f. Thrift P&N Depot (MK 1693), Old Mount Holly Road. The Thrift P&N Depot was completed in 1912 and designed by noted Charlotte architect C. C. Hook. It is the only P&N station remaining in Mecklenburg County. The Historic Landmarks Commission considered purchasing the building from CSX some two or three years ago. The problem was that the County staff was concerned about environmental issues at the station. Recommendation: the Historic Landmarks Commission should ask Preservation/North Carolina to approach CSX to obtain an option on the property. Preservation/North Carolina would then attempt to locate a buyer who would restore the station.


g. Washam Farm (U - 14), Davidson - Concord Road. This is an excellent example of a Craftsman Bungalow, most likely dating from the 1920s. Several outbuildings and expansive fields are extant. Mature trees survive in the front yard . The property is currently for sale. The house and 1.3 acres are not for sale. According to the realtor, whoever purchases the 84.79 acres surrounding the house will have a right of first refusal when the current owner dies. The surrounding land (barn included) are for sale for $10,000 per acre or $847,900. Tax Parcel Number 001-092-05. The property is zoned R3 and does not have water or sewer, although the realtor says that water and sewer will be provided within the next two years. Most of the land does not perk. The land has approximately 500' of road frontage. The realtor is not certain as to whether the owner (a group of physicians) would be willing to subdivide the property.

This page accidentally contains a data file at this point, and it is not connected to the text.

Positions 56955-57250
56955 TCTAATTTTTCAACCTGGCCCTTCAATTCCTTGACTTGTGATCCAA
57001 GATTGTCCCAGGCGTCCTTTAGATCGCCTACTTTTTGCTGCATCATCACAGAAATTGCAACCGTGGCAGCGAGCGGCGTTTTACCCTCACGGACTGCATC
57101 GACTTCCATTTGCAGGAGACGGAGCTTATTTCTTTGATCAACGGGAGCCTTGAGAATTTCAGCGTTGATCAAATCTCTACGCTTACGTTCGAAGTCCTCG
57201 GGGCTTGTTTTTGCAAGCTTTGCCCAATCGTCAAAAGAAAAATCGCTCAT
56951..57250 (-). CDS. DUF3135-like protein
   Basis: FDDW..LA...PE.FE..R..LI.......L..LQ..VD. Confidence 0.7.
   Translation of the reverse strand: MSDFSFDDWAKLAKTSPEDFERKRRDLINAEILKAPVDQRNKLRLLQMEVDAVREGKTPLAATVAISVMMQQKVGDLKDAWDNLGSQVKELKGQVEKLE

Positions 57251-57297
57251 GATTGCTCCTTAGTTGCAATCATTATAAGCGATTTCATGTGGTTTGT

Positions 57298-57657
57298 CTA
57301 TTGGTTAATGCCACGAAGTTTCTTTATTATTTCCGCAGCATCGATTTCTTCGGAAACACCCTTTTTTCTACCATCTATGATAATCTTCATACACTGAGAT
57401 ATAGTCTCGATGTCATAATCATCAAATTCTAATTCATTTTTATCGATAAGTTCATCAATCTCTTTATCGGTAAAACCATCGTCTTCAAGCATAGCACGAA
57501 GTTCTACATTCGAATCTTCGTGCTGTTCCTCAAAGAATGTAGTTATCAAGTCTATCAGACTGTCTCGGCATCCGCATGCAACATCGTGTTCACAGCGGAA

The Historic Landmarks Commission should make a concerted effort to prevent the land on the Washam Farm from being developed in a typical cul-de-sac format. If this concept of development continues to pervade Mecklenburg County, most, if not all, of the vestiges of the rural landscape will eventually be lost. The fact that this land is for sale and possesses importance to the setting of an historic house, its outbuildings, and the roadway, provides the Historic Landmarks Commission with a rare opportunity to "teach through example." The end product hopefully will be what is called by preservationists an "Open Space Design," somewhat similar to what the Historic Landmarks Commission executed at Oaklawn.

Recommendation: the Historic Landmarks Commission should pursue the purchase of this property, restore the house, and submit a call for proposals from developers who would develop the property without unduly compromising the setting of the house. Contact owner and attempt to negotiate an option to purchase. Option should be renewable and transferrable. This will fix the price for the property.

After option is obtained, circulate a request for proposals from developers who would develop property with sympathetic treatment of rural roadway and existing farm buildings, including house. Option should include right of first refusal on existing farmhouse when current owner dies. This option should be held by the HLC after surrounding option is sold to developer.


h. Grier Farm, Tilley Morris Road. This is an excellent example of a Pyramidal cottage. The expansive fields are a lone survivor of the rural landscape in an area which is experiencing rapid and unremitting suburbanization. Recommendation: the Historic Landmarks Commission should pursue the acquisition of an option to purchase and easements that will protect the property.